Pollen fertility of tetraploid species of Turnera ranged between 59% in T. hassleriana (2n = 28) and 94% in T. sidoides ssp. holosericea (2n = 28). Among the autohexaploids pollen fertility varied from 67% in T. sidoides ssp. integrifolia (2n = 42) to 87% in T. sidoides ssp. holosericea (2n = 6x = 42). Pollen stainability of auto-octoploids ranged from 71% in T. grandiflora (2n = 8x = 40) to 75% in T. sidoides ssp. integrifolia (2n = 8x = 56). Low fertility, primarily caused by multivalent formation, is known to constrain autopolyploid evolution, and selection for increased fertility may lead to cytological diploidization in polyploids (De Wet, 1980), so that the high pollen fertility in autopolyploids would correlate with the degree of diploidization observed in meiosis (Fernández, 1987).
In many autopolyploids, the cytotypes contrast in geographical distribution, an example being T. sidoides, which is mostly native to the Chaco Phytogeographical Domain and is spread throughout the southern regions of Bolivia and Brazil, Paraguay and Uruguay until it reaches 39ºS in Argentina and is the Turnera species with the most southerly distribution in the Americas (Arbo, 1986). In a preliminary analysis of the geographical distribution of the cytotypes of T. sidoides, greater variability was found in areas where the subspecies cohabit (Fernández, A. and Arbo, M.M., unpublished results).
Species of the Turnera series are mostly distributed in northern Brazil, where the 2x cytotype prevails, but in Central America and the Antilles the cytotypes are mainly 4x and 6x (Barrett, 1978; Shore and Barrett, 1985) while Paraguay has the highest levels of allopolyploids and autopolyploids and constitutes an important certer of speciation (Arbo, 1986).
KARYOTYPE DATA AND SYSTEMATICS
Karyological information is available for 6 of 9 recognized series in the genus and so far has concentrated on species of Turnera series. Detailed analysis of numerical data suggests that the karyotypes of the species of the genus, although very similar, can be distinguished into different groups, mainly in terms of mean chromosome length, type and position of satellites and karyotype asymmetry (Solís Neffa and Fernández, 1993).
Chromosomes of Turnera are small (2.25 mm) with mean chromosome length varying between 1.12 mm in T. weddelliana and 2.55 mm in T. candida. Species based on x = 7 generally have shorter chromosomes than species with x = 5 and x = 13.
The presence of one pair of SAT-chromosomes is quite common in the genus, although in some species 2 pairs were detected. Macrosatellites and microsatellites have been reported usually attached to the short arm of m or sm chromosomes. T. hassleriana is the only species with a macrosatellite located on the long arm. No satellites were observed in T. weddelliana and T. melochioides, probably due to the small size of their chromosomes (Solís Neffa and Fernández, 1993; Solís Neffa, 1996).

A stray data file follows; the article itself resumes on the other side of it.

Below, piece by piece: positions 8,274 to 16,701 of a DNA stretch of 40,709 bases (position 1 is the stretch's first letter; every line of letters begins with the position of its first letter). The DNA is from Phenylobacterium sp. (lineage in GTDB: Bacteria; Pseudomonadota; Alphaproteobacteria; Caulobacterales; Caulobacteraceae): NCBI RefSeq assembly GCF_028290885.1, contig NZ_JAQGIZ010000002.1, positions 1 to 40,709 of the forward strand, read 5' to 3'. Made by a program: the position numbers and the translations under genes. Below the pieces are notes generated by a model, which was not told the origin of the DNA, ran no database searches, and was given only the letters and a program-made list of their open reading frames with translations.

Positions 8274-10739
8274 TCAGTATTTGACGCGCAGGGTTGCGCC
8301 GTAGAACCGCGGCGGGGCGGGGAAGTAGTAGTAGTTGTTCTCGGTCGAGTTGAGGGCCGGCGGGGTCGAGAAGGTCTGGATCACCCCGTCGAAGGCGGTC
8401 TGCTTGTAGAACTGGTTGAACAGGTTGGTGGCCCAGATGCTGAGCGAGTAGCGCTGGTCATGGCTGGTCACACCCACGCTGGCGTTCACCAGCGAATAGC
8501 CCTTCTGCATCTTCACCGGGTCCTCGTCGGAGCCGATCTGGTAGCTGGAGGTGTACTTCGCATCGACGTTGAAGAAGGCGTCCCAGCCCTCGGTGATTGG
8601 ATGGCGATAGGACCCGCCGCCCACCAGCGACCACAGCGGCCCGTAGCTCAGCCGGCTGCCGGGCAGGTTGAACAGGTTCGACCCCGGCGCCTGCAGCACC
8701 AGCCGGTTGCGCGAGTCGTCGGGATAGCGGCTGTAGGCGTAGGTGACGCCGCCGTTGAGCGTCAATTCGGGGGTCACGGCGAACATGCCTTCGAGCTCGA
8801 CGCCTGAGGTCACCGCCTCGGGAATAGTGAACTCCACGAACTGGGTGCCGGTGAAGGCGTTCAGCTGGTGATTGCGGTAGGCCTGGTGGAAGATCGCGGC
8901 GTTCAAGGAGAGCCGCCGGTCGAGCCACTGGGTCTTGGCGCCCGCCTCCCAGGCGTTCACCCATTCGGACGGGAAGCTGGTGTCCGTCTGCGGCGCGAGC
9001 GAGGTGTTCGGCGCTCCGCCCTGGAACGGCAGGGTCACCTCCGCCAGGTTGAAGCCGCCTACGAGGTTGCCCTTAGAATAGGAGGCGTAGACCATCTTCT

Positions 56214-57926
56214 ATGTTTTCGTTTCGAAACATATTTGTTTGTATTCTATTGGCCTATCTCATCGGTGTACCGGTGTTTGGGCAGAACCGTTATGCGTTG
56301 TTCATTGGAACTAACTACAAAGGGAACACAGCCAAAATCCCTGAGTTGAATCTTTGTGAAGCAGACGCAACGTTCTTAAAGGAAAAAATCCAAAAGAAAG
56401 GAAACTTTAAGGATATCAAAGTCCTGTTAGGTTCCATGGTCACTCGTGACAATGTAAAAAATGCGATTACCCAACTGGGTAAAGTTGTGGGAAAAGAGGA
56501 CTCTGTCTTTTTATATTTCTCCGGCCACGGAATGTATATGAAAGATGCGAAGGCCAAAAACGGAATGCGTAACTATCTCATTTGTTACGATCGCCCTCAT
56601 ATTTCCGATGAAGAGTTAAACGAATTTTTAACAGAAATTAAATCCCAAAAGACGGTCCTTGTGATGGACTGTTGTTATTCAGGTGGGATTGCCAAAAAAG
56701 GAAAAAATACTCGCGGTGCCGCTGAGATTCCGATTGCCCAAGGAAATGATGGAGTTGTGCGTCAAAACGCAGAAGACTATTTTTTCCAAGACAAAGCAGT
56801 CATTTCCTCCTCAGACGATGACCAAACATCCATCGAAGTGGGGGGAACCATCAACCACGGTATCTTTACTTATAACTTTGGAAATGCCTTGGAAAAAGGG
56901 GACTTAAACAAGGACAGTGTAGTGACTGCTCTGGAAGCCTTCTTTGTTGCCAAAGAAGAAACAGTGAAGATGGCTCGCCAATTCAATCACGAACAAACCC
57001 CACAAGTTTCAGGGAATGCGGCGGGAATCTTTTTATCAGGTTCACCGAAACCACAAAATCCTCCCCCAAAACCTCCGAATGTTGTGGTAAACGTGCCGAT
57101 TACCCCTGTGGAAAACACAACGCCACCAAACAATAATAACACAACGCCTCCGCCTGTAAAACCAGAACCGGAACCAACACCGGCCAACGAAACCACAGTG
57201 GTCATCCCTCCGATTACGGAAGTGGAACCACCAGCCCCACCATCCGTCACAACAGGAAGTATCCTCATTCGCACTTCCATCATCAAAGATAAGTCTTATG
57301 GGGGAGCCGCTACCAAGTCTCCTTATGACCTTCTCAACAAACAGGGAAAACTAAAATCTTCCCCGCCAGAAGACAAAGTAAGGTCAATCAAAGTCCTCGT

Most of the Turnera species studied have karyotypes with a low degree of asymmetry due to the predominance of m-type chromosomes (Table III), and neither highly symmetrical karyotypes, those with all m chromosomes, nor bimodal karyotypes has been observed. The asymmetry indices proposed by Romero Zarco (1986) are important in that they allow the discrimination of clear differences among species (Figure 2). Asymmetry analysis has shown that T. chamaedryfolia of the Papilliferae series (x = 13) has the highest tendency towards asymmetry while Turnera series species (x = 5) have the smallest degree of asymmetry. Species with x = 7 showed an intermediate level of asymmetry.
Regarding series with x = 7, karyotype information is available for Salicifoliae and Leiocarpae. In the other series, only chromosome numbers have been reported. For the Salicifoliae series the karyotype of T. weddelliana has been studied (Table III), while for the Leiocarpae series 20% of the species have been cytologically investigated. Although Leiocarpae series is the largest series of the genus, chromosome numbers have been verified for only 8 species, with 2n = 2x = 14 being the most common number, the karyotypes of 4 of which have been analyzed (Table III) and are characterized by the presence of small chromosomes and a moderate degree of asymmetry.
Recently the karyotypes of the T. sidoides complex (x = 7) have been studied (Solís Neffa, V.G. and Fernández, A., unpublished results), and although this species belongs to the Leiocarpae series, it presents some unusual features (Arbo, 1985). Karyotype analysis of T. sidoides agrees with exomorphological data, and this species shares the basic number and the degree of karyotype asymmetry with the other species of the series but it differs in chromosome size, with the mean chromosome length more in accordance with the values for species of Turnera series (Solís Neffa, V.G. and Fernández, A., unpublished results). Moreover, T. sidoides is the only species in the Leiocarpae series having one pair of st-type chromosomes in its karyotype.